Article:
Vermont Republican Party
|Senate Minority Leader||Randy Brock|
|House Minority Leader||Patricia McCoy|
|Founded||July 13, 1854|
|National affiliation||Republican Party|
|Seats in the U.S. Senate|
0 / 2
|Seats in the U.S. House|
0 / 1
1 / 6
|Seats in the State Senate|
7 / 30
|Seats in the State House|
38 / 150
|Elected County Judges|
7 / 42
5 / 42
1 / 8
|Burlington City Council|
0 / 12
The Vermont Republican Party is the affiliate of the Republican Party in Vermont and has been active since its foundation in the 1860s. The party is the second largest in the state behind the Vermont Democratic Party, but ahead of the Vermont Progressive Party. The party historically dominated Vermont politics until the mid-20th century, but was replaced by the Vermont Democratic Party. The party currently has very weak electoral power in the state, controlling none of Vermont's federal elected offices. The only statewide office that the party controls is the governorship, currently held by Phil Scott.
The first convention of the Vermont Republican Party was held on July 13, 1854, in Montpelier, Vermont. The party was organized, nominated candidates for office, selected delegates to the Republican National Convention, and approved a platform. Lawrence Brainerd was selected to serve as president of the convention.
Eliakim Persons Walton was initially selected to serve as the party's gubernatorial nominee in the 1854 election, but he withdrew and the party selected to give its nomination to Stephen Royce, who was a member of the Whig Party and had already been nominated to serve as their gubernatorial candidate. Royce accepted the party's nomination and won the 1854 gubernatorial election. The Whig Party of Vermont disbanded and merged with the Republicans in 1854, and Joyce won reelected in the 1855 gubernatorial election with the Republican nomination.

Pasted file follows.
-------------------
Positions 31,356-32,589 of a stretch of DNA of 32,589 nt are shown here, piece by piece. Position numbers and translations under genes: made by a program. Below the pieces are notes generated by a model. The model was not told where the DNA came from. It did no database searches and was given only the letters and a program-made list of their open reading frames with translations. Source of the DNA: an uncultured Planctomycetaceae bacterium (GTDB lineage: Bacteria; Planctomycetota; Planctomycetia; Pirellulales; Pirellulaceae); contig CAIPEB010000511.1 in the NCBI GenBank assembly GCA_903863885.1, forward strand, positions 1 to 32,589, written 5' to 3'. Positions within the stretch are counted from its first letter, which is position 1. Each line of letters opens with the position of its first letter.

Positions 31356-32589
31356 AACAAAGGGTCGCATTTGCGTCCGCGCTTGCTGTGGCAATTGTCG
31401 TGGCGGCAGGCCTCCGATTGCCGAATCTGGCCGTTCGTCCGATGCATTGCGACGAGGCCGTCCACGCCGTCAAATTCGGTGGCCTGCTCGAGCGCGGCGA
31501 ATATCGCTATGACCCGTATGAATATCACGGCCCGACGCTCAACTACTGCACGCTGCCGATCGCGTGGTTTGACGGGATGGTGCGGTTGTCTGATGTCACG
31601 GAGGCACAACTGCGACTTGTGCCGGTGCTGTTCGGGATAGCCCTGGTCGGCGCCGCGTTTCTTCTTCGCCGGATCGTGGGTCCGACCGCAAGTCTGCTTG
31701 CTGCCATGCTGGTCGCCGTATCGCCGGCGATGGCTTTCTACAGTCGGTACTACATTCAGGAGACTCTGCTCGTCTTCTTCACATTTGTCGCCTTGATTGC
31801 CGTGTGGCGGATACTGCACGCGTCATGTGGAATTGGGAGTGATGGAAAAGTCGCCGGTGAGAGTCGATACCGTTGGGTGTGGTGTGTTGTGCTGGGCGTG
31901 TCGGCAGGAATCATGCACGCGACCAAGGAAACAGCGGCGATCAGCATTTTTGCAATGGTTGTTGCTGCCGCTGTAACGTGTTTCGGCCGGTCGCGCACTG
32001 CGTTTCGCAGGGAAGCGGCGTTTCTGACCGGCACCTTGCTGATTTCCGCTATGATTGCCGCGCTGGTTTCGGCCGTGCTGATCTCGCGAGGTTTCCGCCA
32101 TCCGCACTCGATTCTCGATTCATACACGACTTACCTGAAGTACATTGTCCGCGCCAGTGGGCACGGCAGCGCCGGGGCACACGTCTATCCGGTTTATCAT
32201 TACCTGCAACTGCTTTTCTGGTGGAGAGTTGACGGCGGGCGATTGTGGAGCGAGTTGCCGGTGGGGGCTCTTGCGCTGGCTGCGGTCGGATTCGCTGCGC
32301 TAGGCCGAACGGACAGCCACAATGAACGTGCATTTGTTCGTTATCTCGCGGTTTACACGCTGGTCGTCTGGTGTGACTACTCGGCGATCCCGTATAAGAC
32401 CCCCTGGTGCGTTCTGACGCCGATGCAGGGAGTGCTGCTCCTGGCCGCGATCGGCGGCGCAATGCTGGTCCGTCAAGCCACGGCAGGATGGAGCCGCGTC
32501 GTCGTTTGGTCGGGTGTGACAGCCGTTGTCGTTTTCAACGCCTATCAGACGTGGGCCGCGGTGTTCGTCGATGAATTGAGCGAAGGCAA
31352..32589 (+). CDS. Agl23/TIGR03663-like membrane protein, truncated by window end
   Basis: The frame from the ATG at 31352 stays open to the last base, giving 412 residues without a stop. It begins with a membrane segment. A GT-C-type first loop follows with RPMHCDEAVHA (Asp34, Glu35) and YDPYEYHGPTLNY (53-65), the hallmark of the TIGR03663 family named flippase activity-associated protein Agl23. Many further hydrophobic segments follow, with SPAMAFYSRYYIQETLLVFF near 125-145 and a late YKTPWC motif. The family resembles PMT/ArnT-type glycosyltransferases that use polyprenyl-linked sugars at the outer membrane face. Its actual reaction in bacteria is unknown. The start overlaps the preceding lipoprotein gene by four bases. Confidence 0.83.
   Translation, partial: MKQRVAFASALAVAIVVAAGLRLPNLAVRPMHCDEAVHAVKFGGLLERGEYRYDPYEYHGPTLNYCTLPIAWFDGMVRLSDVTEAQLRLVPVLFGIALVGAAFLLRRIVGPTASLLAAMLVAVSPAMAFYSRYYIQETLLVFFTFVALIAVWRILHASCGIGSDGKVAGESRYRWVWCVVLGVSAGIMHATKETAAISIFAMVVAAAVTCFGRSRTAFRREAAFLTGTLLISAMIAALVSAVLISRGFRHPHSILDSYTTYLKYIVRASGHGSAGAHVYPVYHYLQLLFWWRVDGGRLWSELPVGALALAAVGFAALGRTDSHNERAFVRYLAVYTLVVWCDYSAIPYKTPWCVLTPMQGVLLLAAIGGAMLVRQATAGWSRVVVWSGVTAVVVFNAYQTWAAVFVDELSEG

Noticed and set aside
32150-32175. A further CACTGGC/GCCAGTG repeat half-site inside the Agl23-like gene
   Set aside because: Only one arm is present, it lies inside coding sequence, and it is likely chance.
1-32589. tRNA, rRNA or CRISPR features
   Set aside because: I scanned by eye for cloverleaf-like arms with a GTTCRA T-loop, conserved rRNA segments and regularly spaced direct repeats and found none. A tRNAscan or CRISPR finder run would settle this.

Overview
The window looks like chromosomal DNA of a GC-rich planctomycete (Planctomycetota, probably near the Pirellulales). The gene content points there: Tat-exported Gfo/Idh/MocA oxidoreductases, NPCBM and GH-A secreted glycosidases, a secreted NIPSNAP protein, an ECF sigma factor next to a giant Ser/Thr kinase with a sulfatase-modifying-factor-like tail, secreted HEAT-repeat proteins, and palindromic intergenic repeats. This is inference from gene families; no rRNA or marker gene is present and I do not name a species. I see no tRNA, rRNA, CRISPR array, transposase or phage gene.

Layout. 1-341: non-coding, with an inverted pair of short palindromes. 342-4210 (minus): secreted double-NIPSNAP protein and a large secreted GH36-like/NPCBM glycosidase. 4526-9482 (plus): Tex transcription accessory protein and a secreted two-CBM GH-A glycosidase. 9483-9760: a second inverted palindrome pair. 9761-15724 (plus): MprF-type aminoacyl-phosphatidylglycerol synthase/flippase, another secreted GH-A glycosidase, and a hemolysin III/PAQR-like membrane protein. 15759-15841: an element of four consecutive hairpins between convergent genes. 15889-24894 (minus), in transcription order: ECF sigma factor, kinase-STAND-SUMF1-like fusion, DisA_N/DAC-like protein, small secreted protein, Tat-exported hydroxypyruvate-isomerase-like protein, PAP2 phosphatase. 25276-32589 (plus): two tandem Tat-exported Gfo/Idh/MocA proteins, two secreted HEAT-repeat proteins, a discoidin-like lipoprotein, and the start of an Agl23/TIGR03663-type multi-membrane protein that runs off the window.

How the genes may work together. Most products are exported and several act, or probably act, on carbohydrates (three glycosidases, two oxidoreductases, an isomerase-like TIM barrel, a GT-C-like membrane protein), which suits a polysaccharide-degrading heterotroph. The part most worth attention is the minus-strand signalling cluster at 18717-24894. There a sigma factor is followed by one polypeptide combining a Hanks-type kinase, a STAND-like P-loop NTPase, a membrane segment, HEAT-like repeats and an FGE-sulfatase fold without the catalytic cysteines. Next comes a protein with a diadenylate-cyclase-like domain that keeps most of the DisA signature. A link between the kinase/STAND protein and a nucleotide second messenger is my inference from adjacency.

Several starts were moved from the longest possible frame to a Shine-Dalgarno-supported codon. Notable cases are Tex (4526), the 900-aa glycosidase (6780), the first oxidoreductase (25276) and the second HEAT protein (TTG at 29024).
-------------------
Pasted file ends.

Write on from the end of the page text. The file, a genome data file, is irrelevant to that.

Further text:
The party won every statewide election from 1854 to 1958, won every presidential election from 1856 to 1960, and held the governorship from 1854 to 1963.
William H. Meyer won election to the United States House of Representatives from Vermont's at-large congressional district in 1958, becoming the first Democrat to win statewide since 1853. Senator Barry Goldwater, the Republican presidential nominee for the 1964 presidential election, became the first Republican to not win Vermont in a presidential election as he lost the state to incumbent Democratic President Lyndon B. Johnson. Philip H. Hoff's victory in the 1962 gubernatorial election made him the first member of the Democratic Party to hold Vermont's governorship since the 1853 gubernatorial election.
Vermont only elected Republicans to the United States Senate for 118 years. Patrick Leahy's victory in the 1974 Senate election made him the first member of the Democratic Party elected to the United States Senate from Vermont. Senator Jim Jeffords left the Republican Party on May 24, 2001, to become an independent and caucus with the Democratic Party which gave them the majority in the United States Senate.
The party controlled all of the seats in the Vermont Senate after the 1924 election. The Democrats gained control of the state senate for the first time after the 1986 election. The party received its lowest amount of seats in the state senate since its foundation in the 2018 election.
The Vermont Republican Party controls one of the six statewide offices.